Known Johnson

July 14, 2005

Packaging lovers take note

Filed under: Uncategorized — Tom @ 7:32 pm

In our mailbox tonight I found two packages, neither of which I could readily determine from the outside what they were. The addresses didn’t betray their origins very easily, as I have a few cheap-buys winging my way from various used CD sellers. Once inside, I was able to tear into the packaging – one a small box, the other one of those puffy-package mailer envelopes. The box drew my biggest curiosity, as my only thought that this was the new Ween release through their Chocodog label, the mysterious Shinola entity that promised many previously unheard nuggets of weirdness. However, I was wrong – inside the box was the brand new Bob Mould album, Book of Song, the special edition (click through Bob’s blog to order)! I’ve been looking forward to this for a couple of months now, having been privy to a preview of one song available to hear on the YepRoc (Bob’s new label) site. The disc has just begun spinning up in my drive as I write this, so all I can say is that the first song makes an incredible first impression – if this is an indication, this will be one of the best albums of the year. I have a feeling the rest will actually live up to that.

For you packaging geeks out there, the SE of Book of Song comes in a textured black box with the stylized sunburst that adorns the artwork you can see on Bob’s site. On the back is a sheet of glossy paper printed with the tracklistings of both discs, and appears to be held on by removable rubber cement. Lifting the lid reveals a bright yellow gold felt cloth, in which are wrapped the two discs (inside their own black, flapped envelopes,) a couple of dozen artistic and intriguing photos (partially naked Bob alert!) and the album’s artwork printed on thick vellum, and a lyric book. To say the packaging is lavish doesn’t do it justice – this is beautiful work, especially for a “regular” album release (as opposed to a boxset, I mean.)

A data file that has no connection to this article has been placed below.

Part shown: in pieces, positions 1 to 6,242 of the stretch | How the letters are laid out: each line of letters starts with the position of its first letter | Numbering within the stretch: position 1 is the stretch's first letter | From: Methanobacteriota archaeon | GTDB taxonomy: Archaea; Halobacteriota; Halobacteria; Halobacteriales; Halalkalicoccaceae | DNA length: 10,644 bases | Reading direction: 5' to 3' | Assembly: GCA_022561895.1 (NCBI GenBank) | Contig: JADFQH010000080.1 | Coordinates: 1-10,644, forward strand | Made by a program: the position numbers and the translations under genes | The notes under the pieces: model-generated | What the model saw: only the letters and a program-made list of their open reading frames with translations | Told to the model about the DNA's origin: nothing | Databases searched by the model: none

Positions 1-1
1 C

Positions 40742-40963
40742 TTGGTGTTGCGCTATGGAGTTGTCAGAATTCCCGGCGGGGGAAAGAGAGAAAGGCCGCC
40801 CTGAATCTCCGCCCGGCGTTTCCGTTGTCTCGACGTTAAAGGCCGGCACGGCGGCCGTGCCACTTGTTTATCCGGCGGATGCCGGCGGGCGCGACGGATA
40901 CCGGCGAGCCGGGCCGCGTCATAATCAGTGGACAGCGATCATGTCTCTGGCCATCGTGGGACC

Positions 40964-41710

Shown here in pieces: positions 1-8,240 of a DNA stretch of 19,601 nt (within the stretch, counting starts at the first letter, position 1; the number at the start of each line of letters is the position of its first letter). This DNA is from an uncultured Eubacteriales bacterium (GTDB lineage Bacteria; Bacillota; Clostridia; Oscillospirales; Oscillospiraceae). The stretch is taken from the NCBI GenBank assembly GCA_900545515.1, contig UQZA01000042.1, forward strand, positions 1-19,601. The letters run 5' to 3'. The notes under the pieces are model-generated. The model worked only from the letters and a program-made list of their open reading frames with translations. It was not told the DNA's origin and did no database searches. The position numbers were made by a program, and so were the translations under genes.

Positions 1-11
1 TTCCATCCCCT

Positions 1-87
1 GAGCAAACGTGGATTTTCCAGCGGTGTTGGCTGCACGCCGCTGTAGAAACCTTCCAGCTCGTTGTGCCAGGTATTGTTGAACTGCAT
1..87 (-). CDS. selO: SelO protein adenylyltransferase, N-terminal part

As for the music, four songs in and my prediction is holding correct – it’s a very, very strong album, and it doesn’t really have an analog in his catalog to compare it to. It’s not drastically different than his self-titled album nor Last Dog and Pony Show, and it shows some lineage from the electronically-flavored Modulate, but still it stands alone. What makes it seem so different may be the attitude rather than the music – this has an overall very positive, very “up” feeling about it. One listen, however, is far too early to make a firm judgement – all I can assure is that it’s looking to be a hell of a good album.

The other package? The latest offering from John Zorn’s Tzadik label, the Jamie Saft Trio taking on a small portion of the apparently 300 new Masada compositions that Zorn wrote last year. I haven’t heard one note of this, but the pedigree promises it won’t disappoint: Zorn’s new Masada compositions, Masada bassist Greg Cohen, and drummer Ben Perowski. That this is subtitled “Volume 1” is promising – more new Masada can only be a good thing. Oh, and the packaging here is subtle and simple – a pearlescent white digipak with a tasteful diecut star of David and simple, classy black and white scripted text. What’s it sound like? Masada on piano – slightly less raucous than Masada’s sax and trumpet squawk, but obviously structurally similar. My only complaint would be that there’s no place to store the OBI strip that comes with all Tzadik label releases.


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